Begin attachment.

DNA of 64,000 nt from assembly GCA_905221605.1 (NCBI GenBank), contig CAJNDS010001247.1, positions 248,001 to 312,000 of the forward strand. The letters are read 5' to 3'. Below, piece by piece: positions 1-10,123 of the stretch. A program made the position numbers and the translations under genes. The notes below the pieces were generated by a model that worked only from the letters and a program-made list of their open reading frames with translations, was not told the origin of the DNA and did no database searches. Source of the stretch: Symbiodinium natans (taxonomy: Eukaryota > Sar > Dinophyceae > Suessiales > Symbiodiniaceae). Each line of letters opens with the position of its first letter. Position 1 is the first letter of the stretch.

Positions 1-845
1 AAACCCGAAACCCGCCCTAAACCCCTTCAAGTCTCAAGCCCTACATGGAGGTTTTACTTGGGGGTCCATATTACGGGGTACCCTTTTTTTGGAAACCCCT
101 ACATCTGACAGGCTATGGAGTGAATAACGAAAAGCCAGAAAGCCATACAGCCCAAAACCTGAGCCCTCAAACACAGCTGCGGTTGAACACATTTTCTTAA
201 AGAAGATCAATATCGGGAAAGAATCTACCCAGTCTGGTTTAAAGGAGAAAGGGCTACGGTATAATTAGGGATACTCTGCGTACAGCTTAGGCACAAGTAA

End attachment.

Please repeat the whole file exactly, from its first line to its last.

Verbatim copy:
DNA of 64,000 nt from assembly GCA_905221605.1 (NCBI GenBank), contig CAJNDS010001247.1, positions 248,001 to 312,000 of the forward strand. The letters are read 5' to 3'. Below, piece by piece: positions 1-10,123 of the stretch. A program made the position numbers and the translations under genes. The notes below the pieces were generated by a model that worked only from the letters and a program-made list of their open reading frames with translations, was not told the origin of the DNA and did no database searches. Source of the stretch: Symbiodinium natans (taxonomy: Eukaryota > Sar > Dinophyceae > Suessiales > Symbiodiniaceae). Each line of letters opens with the position of its first letter. Position 1 is the first letter of the stretch.

Positions 1-845
1 AAACCCGAAACCCGCCCTAAACCCCTTCAAGTCTCAAGCCCTACATGGAGGTTTTACTTGGGGGTCCATATTACGGGGTACCCTTTTTTTGGAAACCCCT
101 ACATCTGACAGGCTATGGAGTGAATAACGAAAAGCCAGAAAGCCATACAGCCCAAAACCTGAGCCCTCAAACACAGCTGCGGTTGAACACATTTTCTTAA
201 AGAAGATCAATATCGGGAAAGAATCTACCCAGTCTGGTTTAAAGGAGAAAGGGCTACGGTATAATTAGGGATACTCTGCGTACAGCTTAGGCACAAGTAA